I think I know what that term might be: Permaculture. After all, in response to my critique of permaculture, some have claimed I ignore the close association with agroecology.

But while Kniss shows that agroecology is really a science that holds no ideological commitment- as a science it merely investigates the ecological interactions in the context of agriculture, with the purpose of benefiting both- permaculture has never been a science and is nothing if not an ideological movement.

Permaculture is not just agriculture ofcourse, and has a heavy focus on urban farms and gardens and small-holdings; and has spread far beyond this to embrace advocacy on everything from sustainable housing to renewable energy to Deep Ecology and airy-fairy “People Care” ; but its origins would seem to be almost identical to what has become the agroecological movement, closely associated with the Food Sovereignty movement (pdf) and the Organics movement, albeit the latter with a narrower and more clearly defined focus.

All of these movements subscribe to the idea that modern agriculture is unsustainable, largely driven by the quest for corporate profit, and heading rapidly over a cliff like demented lemmings;
and they promote their own cause as a simple no-brainer one-size-fits-all Answer to the issues of feeding the world.
They ignore the fact that industrial agriculture has been spectacularly successful in feeding modern populations, and in equal measure ignore the short-comings of the proposed alternatives, including less efficient land-use.
The biggest problem though is their rejection of technologies such as GMOs which can make farming more efficient, precisely because they are ideological movements and not science.

Can we reclaim the word agroecology as a science? Probably not, but it is worth thinking about replacing it with the word permaculture when you see it used as a movement, if only because it helps spotlight permaculture for what it really is.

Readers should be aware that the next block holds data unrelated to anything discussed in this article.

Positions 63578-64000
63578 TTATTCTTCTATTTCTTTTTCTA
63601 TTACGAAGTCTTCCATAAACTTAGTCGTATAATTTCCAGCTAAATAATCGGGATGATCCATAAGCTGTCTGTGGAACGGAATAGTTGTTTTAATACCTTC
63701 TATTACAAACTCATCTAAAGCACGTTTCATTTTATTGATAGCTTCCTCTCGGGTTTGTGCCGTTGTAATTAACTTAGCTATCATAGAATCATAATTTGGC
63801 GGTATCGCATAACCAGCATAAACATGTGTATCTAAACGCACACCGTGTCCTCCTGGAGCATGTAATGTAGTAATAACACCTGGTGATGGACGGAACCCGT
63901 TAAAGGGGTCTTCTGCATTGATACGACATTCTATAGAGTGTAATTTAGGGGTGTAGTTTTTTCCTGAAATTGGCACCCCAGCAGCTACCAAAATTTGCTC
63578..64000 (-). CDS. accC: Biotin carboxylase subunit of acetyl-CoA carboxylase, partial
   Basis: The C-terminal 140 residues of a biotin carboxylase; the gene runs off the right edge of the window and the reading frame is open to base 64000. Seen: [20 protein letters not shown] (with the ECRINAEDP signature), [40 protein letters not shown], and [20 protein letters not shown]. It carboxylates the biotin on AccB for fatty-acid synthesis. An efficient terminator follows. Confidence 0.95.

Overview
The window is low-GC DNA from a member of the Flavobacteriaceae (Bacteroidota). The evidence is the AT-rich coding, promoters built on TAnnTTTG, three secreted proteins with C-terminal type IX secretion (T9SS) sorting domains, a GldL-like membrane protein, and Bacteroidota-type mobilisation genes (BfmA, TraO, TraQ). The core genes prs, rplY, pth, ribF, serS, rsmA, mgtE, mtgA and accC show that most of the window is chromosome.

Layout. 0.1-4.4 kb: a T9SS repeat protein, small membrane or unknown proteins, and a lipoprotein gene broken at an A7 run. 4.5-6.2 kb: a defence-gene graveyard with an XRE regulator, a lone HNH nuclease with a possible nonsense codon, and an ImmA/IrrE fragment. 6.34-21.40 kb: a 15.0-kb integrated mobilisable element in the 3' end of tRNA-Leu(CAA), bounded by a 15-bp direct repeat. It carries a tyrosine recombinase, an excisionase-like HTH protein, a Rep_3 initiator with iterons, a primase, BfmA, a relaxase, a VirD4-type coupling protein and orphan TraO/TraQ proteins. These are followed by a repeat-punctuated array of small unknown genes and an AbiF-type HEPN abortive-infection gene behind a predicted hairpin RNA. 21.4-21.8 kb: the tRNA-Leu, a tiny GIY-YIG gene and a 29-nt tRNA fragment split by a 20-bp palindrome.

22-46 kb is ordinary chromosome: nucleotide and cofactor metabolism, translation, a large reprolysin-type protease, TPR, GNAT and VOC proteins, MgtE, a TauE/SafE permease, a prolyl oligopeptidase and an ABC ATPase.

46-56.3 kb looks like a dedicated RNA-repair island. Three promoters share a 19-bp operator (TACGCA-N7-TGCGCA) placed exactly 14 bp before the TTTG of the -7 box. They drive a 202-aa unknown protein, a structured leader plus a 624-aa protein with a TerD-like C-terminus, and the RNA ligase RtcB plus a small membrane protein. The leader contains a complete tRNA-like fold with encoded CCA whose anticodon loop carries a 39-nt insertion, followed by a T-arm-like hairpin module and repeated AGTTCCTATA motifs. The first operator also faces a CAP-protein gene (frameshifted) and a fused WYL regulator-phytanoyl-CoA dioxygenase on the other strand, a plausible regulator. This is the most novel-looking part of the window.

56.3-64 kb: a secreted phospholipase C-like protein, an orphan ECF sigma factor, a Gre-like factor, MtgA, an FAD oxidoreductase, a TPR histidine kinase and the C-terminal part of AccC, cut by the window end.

Sky Gardens and Moon Planting

No it’s not that kind of Moon Planting- I’m talking about actually growing crops on the Moon and in space, just one of the ambitious and unusual career opportunities proposed in the inspiring talk by James Wong last night in Cork.


The talk was hosted by the Biological, Earth and Environmental Science department, UCC. Speaking to a packed auditorium of mainly young horticulture students, TV botanist James Wong was keen to show a career in horticulture could be exciting, sexy, cutting edge, and perhaps most of all, lucrative.

Keen to get away from the typically uninspiring openings he sees on the internet, which paint a picture of horticulture as just back-breaking unskilled work aimed at “tidying up” garden borders, James invited us to consider opportunities as diverse as:

– the “living walls” or vertical gardens of Patrick Blanc;
“living buildings” with movable panels of micro-algae in the walls which replace AC for cooling;
the amazing Botany Builders who are developing buildings that literally are living, made of trees;

Park-royal Sky Garden, Singapore

Park-royal Sky Garden, Singapore

– for those looking for something on a grander scale there may be inspiration to be found in holding back the deserts in China with Great Green walls of millions of trees;

or in designs like the amazing Sky Gardens of Singapore.

And if that was not enough to attract even the most adventurous horticulturalist eager to break the mold of growing the ubiquitous begonias, yes, there might even be opportunities in space with NASA’s project to grow plants on the moon by 2016– an essential first step to allow humans to travel into deep space.

James also catered for those with a more down-to-earth approach to gardening by discussing the interesting commercial and entertainment value of unusual edibles such as Synsepalum dulcificum the “miracle berry” that makes even raw rhubarb taste delicious shortly after eating some; or the potentially huge commercial potential in the anaesthetic properties of Spilanthes acmella, the “Electric Daisy”, also known as the toothache plant.

James is unapologetic in his futuristic and technophile approach, along with his irrepressible plant-geekery, and was not afraid to make a gentle jibe about someone who was objecting that their interest in plants was to “feed the world” rather than make money (one might aspire to do both of course). A couple of his sometimes outspoken and controversial views stuck with me:

At one point in the talk he showed a familiar map of North Africa, showing the relatively small square that, if entirely covered with pv solar panels could theoretically supply the whole world’s electricity. James was rather dismissive of such claims- “people live there” he said, “it would have an impact.” Just as importantly, solar cells do not have a very long life-expectancy, only about 25 years. Smart design solutions with plants however, which grow and reproduce themselves- now that might have much more promise for ecological restoration and even, as in his living walls examples, substitute for some energy production and efficiency.